dialects is an example of a complex, (yet internally) motivated change from more
marked structures to less marked. On the other hand, it might be attributed to the
outside pressure of neighboring non-Greek diasystems (Turkish, Slavic,
Aromanian, Albanian). The bilingual speakers of these communities (particularly
Aromanian merchants and clergy) may have instigated the change in their
contacts with the local Greek population.16
The second change is an example of externally motivated change. The
social context the cultural pressure of the more prestigious Greek language
within which the change occurred determined the direction and the degree of
interference (cf. Thomason and Kaufman 1988:23). In addition to the favorable
social conditions for language interference, a structural tendency for
simplification of the Southern Slavic case paradigm contributed to the acceptance
of the innovation. The Greek influence on the southernmost Slavic dialects was
great enough to cause a structural change in the syntax of the verb phrase, thus
further leveling out the case (pronominal) system and generally contributing to
the convergent development of both diasystems.
Notes
1. Balkanization should not be seen as a single process but rather as a series of different
changes affecting different parts of the grammars of two or more neighboring languages,
changes that have resulted in their mutual structural similarity. It would be more precise to
consider Balkanization as the outcome of processes of accommodation and convergence in the
usage of bilingual speakers.
2. As found in Topoliska (1995a:93).
3. See Oblak 1896, as discussed in Topoliska 1995a.
4. Traditionally, the dative short pronominal forms in Modern Greek are called genitive, due
to the syncretism of their forms (except for plural tis and ta).
5. In Modern Greek the possessive pronominal forms are formally identical with the weak
indirect object pronominal forms in these two functions. However, Joseph (to appear) claims
that phonological divergence is underway in Modern Greek to separate the functions in third
person.

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15

6. Joseph (1983) convincingly argues that left-placed clitics are finiteness markers of the verb
they precede.
7. Koneski (1967:165) claims that the dative withstood the spread of the accusative the longest.
With the loss of the genitive, the dative became the only case for expression of ownership
because it found a parallel in the other Balkan languages in which the dative-genitive form was
alive.
8. For more discussion on Balkan case systems see Topoliska 1985, 1993 and 1996a.
9. For discussion of the use of dative of possession in Bulgarian vs. Macedonian see Topoliska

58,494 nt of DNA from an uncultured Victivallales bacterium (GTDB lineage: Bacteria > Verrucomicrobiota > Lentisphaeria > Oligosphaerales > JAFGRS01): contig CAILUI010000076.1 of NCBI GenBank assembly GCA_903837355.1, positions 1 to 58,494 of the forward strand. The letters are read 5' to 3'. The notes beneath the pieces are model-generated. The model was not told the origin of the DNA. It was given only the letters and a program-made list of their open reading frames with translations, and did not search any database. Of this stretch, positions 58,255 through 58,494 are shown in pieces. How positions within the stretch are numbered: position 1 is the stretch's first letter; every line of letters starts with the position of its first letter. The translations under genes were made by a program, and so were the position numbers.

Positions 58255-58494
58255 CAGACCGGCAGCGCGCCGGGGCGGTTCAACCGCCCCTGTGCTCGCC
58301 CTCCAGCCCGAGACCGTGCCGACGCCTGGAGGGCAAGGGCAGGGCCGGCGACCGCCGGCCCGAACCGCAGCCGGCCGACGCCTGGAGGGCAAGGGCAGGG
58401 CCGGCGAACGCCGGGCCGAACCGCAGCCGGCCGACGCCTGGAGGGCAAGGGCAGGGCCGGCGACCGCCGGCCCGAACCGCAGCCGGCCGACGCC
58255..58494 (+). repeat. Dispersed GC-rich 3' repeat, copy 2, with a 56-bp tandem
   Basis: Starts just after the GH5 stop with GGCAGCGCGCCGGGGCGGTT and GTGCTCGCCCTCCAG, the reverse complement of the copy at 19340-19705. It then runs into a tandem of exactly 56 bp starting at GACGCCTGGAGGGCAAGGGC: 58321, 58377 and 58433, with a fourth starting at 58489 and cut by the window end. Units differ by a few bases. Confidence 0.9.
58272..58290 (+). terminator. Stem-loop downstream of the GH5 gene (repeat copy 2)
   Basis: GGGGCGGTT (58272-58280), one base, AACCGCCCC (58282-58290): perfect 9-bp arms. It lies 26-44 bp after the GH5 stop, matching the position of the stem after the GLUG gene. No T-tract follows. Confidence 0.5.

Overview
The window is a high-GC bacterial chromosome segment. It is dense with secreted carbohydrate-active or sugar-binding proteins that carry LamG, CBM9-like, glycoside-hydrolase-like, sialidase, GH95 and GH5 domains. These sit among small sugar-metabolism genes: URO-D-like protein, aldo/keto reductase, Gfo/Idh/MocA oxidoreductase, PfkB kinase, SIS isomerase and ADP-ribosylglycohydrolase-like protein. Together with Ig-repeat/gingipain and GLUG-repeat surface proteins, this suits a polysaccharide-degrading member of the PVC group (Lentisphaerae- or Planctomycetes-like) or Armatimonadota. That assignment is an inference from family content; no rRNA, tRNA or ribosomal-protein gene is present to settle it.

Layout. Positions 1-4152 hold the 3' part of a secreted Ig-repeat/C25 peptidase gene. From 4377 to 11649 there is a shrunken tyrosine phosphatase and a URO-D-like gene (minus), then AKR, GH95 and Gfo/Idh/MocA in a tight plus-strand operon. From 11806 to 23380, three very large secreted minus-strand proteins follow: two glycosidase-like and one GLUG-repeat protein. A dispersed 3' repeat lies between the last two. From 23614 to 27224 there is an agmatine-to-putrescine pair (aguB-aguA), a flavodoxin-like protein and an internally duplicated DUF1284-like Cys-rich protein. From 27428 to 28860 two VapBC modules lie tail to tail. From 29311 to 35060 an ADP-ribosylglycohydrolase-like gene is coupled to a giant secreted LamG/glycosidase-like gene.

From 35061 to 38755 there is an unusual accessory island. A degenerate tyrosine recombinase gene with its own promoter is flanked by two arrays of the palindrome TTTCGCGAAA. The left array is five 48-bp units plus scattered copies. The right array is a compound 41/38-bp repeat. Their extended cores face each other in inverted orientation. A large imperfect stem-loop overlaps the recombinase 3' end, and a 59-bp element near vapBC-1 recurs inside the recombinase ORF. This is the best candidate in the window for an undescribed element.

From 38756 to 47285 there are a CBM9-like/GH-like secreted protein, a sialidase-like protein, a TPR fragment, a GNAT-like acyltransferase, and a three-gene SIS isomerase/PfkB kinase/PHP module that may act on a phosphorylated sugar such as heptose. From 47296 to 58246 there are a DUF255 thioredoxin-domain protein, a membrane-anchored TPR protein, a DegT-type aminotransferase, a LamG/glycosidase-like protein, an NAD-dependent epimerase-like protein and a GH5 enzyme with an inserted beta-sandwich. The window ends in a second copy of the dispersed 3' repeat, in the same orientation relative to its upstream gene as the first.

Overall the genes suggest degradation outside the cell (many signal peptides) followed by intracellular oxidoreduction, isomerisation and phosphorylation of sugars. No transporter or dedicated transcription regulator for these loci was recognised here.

1996b.
10. Mackridge states that [i]t is perhaps possible to trace the origin of the dative genitive in
Modern Greek as being precisely that the genitive indicates possession, the consequences of
harisa to vivlio tu Yani (I gave / as a present the book to Yani) -> to vivlio ine tu Yani (the
book is of Yani).
11. According to Koneski (1967:165): The replacement of the dative serving as an indirect
object with na-constructions has its origin in the dative of possession. The use of the same
prepositional na-construction both for indirect object and for rendering possessive meaning is
due to the fact that it replaces the same dative case form. Thus, mu rekov na ovekot (I said to
the man) and nivata na ovekot (the field of the man) can be traced to the older dative
construction in both cases: mu rekov oveku (tomu) (I said to the man (that one's)) and nivata
oveku (tomu) (the field of the man (that one's)).
12. The examples are from Karanfilovski 1992.
13. Koneski's (1967:168) evidence may serve as support for this thesis. In the translation of the
Bible into the dialect of Boboica (in Southern East Albania) the Greek article tu in a
possessive construction with a proper a name A nie sme tu Moisi We are tu Moses is
only a marker of a possession relation.
14. I am obliged to Brian Joseph for this suggestion.
15. The examples were given to me by informants from this area.
16. The author of Lexicon Tetraglosson (part of Didaskalia), a priest and teacher, Daniel, wrote
the Greek and the Aromanian versions (published in 1802; see Niev 1977). A priest, Stefan,
from Ohrid, who was, as Daniel, of Aromanian descent, translated the Macedonian column in
Tetraglosson. Evidence of the Aromanian role in the hellenization process can be found in
Daniels Didaskalia (Niev 1977) and Martin-Leake's Researches in Greece (1814). Taking
into consideration the fact that the bi/multilingual Aromanian speakers acquired Greek as a
second language, there was a natural tendency on their part to simplify asymmetrical
grammatical patterns (Buarovska 1996). Moreover, being mostly sheep breeders and

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16

merchants (Wace and Thompson 1914; Skendi 1980), in other words more mobile than other
ethnic groups, they could have played a more active role in the diffusion of Balkan language
innovations.

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ELENI BUAROVSKA